TORONTO (April 13, 2010) -- An investigational intervention using naturally ocurring antibodies in human blood has preserved the thinking abilities of a group of mild- to moderate-stage Alzheimer's patients over 18 months and significantly reduced the rate of atrophy (shrinkage) of their brains, according to a study performed at the NewYork-Presbyterian Hospital/Weill Cornell Medical Center. These and other findings from the Phase II clinical trial of GAMMAGARD LIQUID and GAMMAGARD S/D Immune Globulin Intravenous (Human) (IGIV) for Alzheimer's disease (AD) were presented today at the American Academy of Neurology (AAN) meeting in Toronto.
In a Late-Breaking News presentation at the AAN on Wednesday, April 14, at 7:30 am, Dr. Norman Relkin, director of the Memory Disorders Program at NewYork-Presbyterian/Weill Cornell, will report that patients receiving IGIV once or twice a month for 18 months had significantly lower rates of ventricular enlargement (6.7% vs 12.7% per year) and less whole-brain atrophy (1.6% vs 2.2% per year) than control subjects who initially received placebo. Dr. Relkin's findings were based on two independent analyses of brain-imaging data from 20 patients who underwent serial MRI scans during the Phase II study of IGIV for AD.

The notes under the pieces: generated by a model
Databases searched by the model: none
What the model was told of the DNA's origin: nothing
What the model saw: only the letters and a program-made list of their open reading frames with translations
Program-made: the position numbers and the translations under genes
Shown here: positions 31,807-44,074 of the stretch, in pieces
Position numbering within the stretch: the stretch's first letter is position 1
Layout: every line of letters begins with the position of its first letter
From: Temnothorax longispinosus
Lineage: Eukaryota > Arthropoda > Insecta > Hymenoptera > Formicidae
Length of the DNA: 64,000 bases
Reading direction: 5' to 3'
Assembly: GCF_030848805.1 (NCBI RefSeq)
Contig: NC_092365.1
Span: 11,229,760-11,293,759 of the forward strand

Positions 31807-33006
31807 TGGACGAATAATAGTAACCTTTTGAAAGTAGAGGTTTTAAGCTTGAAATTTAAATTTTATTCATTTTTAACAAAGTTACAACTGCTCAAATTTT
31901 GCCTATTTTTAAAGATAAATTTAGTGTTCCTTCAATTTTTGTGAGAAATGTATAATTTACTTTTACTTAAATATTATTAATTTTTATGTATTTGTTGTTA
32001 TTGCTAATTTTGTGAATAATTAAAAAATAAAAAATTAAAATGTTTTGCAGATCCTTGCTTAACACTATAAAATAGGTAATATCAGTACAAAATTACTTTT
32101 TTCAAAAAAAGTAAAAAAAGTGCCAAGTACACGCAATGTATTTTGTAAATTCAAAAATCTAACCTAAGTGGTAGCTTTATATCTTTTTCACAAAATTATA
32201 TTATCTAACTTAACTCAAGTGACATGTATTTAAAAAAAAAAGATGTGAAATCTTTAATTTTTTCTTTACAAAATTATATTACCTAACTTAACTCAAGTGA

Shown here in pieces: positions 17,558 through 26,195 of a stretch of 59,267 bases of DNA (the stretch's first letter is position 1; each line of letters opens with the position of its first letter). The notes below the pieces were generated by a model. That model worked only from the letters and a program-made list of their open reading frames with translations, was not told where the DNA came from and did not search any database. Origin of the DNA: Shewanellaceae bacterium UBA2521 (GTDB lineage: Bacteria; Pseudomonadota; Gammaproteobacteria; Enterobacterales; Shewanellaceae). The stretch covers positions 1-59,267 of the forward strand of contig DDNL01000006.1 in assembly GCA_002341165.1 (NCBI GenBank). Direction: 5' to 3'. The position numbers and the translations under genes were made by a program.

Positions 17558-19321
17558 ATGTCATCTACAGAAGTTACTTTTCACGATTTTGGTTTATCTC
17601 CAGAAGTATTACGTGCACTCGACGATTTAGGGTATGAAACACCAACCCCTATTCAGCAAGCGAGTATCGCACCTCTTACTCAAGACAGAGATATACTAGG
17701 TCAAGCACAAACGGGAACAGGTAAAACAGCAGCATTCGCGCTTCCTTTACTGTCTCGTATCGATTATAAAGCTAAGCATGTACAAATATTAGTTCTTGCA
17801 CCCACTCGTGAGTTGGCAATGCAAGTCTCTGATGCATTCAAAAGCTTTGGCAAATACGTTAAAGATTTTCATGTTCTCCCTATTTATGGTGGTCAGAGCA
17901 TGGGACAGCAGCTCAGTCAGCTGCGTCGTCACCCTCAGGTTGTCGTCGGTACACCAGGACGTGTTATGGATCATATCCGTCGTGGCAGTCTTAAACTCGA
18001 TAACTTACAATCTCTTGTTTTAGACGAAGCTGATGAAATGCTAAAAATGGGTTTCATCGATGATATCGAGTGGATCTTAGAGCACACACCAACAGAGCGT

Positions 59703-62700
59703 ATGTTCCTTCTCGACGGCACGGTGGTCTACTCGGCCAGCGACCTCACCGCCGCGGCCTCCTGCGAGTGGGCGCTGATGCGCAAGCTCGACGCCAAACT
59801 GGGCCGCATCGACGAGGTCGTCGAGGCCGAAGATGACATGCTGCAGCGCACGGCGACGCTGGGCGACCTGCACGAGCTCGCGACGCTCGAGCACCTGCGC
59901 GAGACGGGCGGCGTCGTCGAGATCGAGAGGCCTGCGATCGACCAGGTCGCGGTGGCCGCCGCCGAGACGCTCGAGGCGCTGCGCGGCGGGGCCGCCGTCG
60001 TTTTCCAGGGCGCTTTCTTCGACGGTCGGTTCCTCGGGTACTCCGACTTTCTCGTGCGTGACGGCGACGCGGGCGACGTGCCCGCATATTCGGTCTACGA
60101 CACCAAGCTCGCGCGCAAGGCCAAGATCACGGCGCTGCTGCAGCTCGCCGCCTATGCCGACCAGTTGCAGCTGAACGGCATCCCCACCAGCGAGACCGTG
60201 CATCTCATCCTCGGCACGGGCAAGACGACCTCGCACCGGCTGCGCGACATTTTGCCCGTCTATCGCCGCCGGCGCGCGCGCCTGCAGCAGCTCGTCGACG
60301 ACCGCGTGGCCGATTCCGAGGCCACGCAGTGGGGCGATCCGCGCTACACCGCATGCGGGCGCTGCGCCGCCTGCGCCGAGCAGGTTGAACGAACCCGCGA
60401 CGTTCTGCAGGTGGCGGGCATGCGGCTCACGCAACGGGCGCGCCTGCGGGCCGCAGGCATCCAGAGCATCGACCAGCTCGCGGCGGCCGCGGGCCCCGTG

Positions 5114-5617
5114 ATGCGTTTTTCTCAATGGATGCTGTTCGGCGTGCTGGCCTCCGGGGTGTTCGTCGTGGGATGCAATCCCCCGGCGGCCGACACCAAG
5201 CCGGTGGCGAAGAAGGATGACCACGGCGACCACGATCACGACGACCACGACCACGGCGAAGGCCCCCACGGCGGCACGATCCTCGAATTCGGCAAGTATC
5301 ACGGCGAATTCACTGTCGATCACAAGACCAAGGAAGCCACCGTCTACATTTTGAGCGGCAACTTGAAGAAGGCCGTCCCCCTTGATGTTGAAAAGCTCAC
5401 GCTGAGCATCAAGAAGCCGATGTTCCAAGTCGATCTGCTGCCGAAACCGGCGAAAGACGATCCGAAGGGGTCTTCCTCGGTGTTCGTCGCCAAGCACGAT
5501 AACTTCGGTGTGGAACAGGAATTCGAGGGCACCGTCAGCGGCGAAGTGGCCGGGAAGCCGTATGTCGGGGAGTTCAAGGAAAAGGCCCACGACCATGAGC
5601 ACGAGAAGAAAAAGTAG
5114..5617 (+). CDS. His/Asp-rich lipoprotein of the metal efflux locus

"Past AD studies that used MRI measures found no change or an accelerated rate of brain shrinkage after investigational treatments," Dr. Relkin notes. "To the best of my knowledge, this is the first trial in which long-term clinical benefits in Alzheimer's patients were accompanied by objective signs of reduced brain degeneration." Dr. Relkin is also an associate professor of clinical neurology and neuroscience at Weill Cornell Medical College in New York City. He was the principal investigator in the Phase II study and is currently leading a multicenter Phase III study of IGIV for Alzheimer's.
A typical AD patient's brain shrinks three to four times faster than a healthy older adult's as
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New York- Presbyterian Hospital/Weill Cornell Medical Center/Weill Cornell Medical College